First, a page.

The Inclusion of References on a Resume


The references catchall phrase

When the subject pertains to references on your resume, you would not be surprised to know that the most frequently used phrase is that old reliable standard: “References available upon request.” But whether or not this catchall phrase will continue be the acceptable stand-in for an actual list of references on your resume remains to be seen. In fact there is an ongoing debate among professionals about the inclusion of references on a resume, while some individuals still strongly encourage job applicants to include the aforementioned phrase at the bottom of their resumes.

In a way the catchall phrase lets potential employers know that, if asked, the job applicant can name at least a couple of people who think s/he is a great asset to any company. However, the opposing side will argue the validity of this line as it doesn’t provide any information with a call to action; and therefore suggests that potential employers and other job search professionals should operate under the assumption that every professional with a resume will be able to provide references from his previous employers.

Yet another group of professionals will urge you, the job applicant, to not only include the “references available upon request” phrase in your resume references section, but to list anywhere from three to five references, along with their titles, contact numbers and a description of your relationship to them, along with a notation that “more references will be provided if needed.” So, how do you know who to listen to?

A prudent use of references

In answer to the above question, a good rule of thumb will be to mention references regardless of any other phrase or statement being employed, as it is considered proper resume etiquette to include a section for references at the bottom of your resume. This lets your potential employer know that you not only have professional references, but you understand that checking references is an important part of your interview process. Additionally, you will want to have an employer request references from you so that you can let your references know they can expect to be contacted.

Finally Revealed: Great Resumes, Cover Letters and Interviews!

Listing someone as a reference on your resume without letting that person know, even if s/he has previously provided a reference for you, is not a good practice; because since you don’t want any job you of your reference list to be caught by surprise when they are contacted, it is important that you let each of them know about the job you’re applying for, and any special circumstances – if any – under which you’ve made application so that they know which qualifications they should highlight when they are contacted.

If you are posting your resume on job search web sites such as monster.com, or you’re working with a head hunter to find the best opportunities for you, it is best that you simply use the line, “References available upon request” at the end of your well-written resume; and as indicated above, you will want to let your references know ahead of time if they will be contacted by a potential employer or other entity associated with your application.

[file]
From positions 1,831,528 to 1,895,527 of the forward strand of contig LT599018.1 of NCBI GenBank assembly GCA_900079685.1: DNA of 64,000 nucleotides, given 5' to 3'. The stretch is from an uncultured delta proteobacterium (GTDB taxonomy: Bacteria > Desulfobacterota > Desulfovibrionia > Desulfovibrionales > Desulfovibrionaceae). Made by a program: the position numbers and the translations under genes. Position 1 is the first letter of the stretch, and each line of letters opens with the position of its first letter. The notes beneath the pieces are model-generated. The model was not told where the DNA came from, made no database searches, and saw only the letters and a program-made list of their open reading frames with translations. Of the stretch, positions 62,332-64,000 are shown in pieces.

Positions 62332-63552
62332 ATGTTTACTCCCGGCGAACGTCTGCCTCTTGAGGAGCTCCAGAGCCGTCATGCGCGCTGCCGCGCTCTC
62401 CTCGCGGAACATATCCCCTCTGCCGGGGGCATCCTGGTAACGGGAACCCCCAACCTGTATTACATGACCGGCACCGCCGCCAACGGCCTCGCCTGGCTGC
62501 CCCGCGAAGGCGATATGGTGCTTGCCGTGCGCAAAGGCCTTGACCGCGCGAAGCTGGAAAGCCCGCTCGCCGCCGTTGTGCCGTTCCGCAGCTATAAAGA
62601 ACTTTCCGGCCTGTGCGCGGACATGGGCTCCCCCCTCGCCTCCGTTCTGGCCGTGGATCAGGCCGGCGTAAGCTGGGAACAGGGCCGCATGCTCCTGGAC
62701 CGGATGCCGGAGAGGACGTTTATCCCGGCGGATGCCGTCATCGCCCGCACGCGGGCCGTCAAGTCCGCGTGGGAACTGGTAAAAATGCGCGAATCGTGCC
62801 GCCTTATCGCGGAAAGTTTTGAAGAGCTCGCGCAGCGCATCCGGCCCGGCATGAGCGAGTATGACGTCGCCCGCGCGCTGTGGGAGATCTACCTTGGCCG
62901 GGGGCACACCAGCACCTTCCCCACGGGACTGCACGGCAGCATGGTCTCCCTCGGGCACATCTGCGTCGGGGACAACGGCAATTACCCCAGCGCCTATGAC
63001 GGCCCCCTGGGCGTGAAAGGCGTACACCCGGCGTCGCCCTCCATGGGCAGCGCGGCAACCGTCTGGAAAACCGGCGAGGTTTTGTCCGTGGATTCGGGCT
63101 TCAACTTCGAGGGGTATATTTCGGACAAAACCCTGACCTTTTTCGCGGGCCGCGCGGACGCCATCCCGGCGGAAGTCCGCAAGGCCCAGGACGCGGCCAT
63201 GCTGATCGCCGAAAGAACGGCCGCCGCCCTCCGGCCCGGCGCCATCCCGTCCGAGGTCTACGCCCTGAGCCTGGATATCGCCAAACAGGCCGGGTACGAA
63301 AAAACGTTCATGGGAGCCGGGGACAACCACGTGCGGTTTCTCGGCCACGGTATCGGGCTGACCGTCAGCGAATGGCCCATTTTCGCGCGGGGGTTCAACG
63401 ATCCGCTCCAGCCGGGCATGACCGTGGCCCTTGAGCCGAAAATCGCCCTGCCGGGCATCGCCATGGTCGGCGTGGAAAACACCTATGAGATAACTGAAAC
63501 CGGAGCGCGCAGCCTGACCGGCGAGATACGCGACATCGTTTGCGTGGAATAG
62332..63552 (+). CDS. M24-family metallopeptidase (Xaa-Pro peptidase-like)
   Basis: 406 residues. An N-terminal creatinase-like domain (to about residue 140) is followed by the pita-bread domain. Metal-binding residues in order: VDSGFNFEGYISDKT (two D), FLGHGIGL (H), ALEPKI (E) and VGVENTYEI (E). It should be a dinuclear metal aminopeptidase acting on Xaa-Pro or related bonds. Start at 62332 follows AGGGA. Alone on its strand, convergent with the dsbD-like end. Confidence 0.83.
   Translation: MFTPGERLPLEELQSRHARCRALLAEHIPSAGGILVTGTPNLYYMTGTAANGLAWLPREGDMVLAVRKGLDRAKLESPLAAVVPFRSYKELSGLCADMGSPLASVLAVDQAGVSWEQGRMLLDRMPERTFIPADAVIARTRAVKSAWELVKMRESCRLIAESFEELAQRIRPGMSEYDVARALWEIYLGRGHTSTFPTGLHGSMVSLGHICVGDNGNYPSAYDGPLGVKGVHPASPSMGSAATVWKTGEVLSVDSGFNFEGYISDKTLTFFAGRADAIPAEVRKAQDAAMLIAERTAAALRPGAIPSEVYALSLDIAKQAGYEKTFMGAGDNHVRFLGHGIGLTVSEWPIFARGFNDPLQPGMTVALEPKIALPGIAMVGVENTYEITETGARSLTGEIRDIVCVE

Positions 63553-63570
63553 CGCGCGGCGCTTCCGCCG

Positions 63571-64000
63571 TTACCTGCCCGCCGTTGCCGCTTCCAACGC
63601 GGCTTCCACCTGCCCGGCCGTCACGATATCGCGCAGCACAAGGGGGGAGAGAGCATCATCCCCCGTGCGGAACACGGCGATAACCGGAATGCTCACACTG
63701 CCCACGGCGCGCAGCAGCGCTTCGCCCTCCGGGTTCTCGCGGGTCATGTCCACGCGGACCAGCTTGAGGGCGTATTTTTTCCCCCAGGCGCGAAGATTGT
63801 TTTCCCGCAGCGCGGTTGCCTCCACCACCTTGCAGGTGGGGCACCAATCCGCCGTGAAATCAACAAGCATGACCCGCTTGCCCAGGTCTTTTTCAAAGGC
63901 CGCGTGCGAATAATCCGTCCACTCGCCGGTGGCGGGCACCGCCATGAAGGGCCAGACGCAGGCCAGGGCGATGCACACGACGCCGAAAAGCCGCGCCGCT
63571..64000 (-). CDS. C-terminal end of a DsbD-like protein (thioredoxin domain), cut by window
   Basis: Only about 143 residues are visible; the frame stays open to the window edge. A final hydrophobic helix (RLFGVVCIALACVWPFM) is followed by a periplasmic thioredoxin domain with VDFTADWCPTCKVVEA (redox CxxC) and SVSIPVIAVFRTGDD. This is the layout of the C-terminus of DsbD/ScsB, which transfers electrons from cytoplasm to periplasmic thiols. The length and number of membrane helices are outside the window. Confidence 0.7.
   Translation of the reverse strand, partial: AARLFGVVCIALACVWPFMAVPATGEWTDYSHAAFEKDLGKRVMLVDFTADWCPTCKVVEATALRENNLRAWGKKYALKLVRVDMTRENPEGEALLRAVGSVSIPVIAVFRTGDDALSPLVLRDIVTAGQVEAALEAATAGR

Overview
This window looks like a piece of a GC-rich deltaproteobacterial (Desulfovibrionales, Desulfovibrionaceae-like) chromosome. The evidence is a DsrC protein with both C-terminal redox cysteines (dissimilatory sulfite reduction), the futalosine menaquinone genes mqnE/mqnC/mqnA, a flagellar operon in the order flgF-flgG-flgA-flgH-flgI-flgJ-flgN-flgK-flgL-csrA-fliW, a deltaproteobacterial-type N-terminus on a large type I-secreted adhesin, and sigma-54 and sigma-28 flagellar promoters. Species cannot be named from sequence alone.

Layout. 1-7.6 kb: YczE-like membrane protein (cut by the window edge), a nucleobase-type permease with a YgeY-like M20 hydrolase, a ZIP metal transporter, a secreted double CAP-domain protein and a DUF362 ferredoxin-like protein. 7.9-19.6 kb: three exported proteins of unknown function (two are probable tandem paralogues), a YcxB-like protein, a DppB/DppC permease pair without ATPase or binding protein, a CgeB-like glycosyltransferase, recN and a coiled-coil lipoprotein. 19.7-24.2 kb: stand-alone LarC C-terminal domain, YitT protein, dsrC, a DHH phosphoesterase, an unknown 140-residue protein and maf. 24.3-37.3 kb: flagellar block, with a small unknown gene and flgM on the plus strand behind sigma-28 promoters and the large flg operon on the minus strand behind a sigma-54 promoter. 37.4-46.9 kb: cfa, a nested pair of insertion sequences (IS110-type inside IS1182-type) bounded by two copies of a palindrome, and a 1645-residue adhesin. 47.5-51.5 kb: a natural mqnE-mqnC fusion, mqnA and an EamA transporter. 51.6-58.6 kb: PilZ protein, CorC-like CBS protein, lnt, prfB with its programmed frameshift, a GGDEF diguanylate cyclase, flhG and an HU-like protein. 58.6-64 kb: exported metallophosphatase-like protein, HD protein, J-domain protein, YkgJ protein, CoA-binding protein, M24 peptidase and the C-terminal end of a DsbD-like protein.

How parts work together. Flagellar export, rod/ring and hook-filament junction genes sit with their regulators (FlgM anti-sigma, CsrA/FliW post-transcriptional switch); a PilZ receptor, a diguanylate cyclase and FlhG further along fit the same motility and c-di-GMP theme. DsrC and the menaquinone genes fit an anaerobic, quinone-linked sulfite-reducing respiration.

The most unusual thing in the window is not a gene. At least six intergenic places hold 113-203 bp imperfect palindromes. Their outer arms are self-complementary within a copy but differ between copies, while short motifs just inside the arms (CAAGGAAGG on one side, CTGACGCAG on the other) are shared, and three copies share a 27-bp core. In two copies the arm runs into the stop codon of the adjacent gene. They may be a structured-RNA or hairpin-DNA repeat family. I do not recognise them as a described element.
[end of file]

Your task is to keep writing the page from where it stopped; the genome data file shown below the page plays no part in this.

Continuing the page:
Resume blast vs targeted position

Listing references on your resume and making it available to multiple employers for review may result in calls to your references by employers you may not have even been in touch with directly. Obviously, you’ll want to avoid this kind of annoyance to people you are using as references, since you don’t want to abuse your relationship with them. If you intend to “blast” your resume to multiple employers, head hunters and other such parties, it may be prudent not to include a full listing of references on your resume.

However, if you’re sending the resume to a specific employer after you have been in touch with the hiring manager or someone at the company that will refer you for the job you are interested in, it is suggested that you include references on the resume. This allows your potential employer to have all the information necessary to consider you as a serious candidate for the job. The reference list should include the reference’s name, his/her title and the company s/he’s working for, the person’s relationship to you and a day-time telephone number.

In fact, the best practice might be to let your references know about a particular job opportunity before you submit the resume, while letting them know that you are passing along their contact information to the potential employer, or better yet, request their permission to do so. And if you have already submitted a resume without references, but expect to meet with the employer for an interview, bring a printed copy of the well-written resume you prepared and make sure it includes a list of references.


One stop shop to a good job

Following a good interview, employers typically check references as a best practice, so you will want to provide the hiring manager with a one-stop-shop (so to speak) of your qualifications and your references, therefore you should always bring a printed copy of your cover letter, your resume and references with you to an interview. Vigilance is sure to make a great impression and bring you one step closer to getting that sought after job you really want. Learn more about resumes, cover letters and interviews!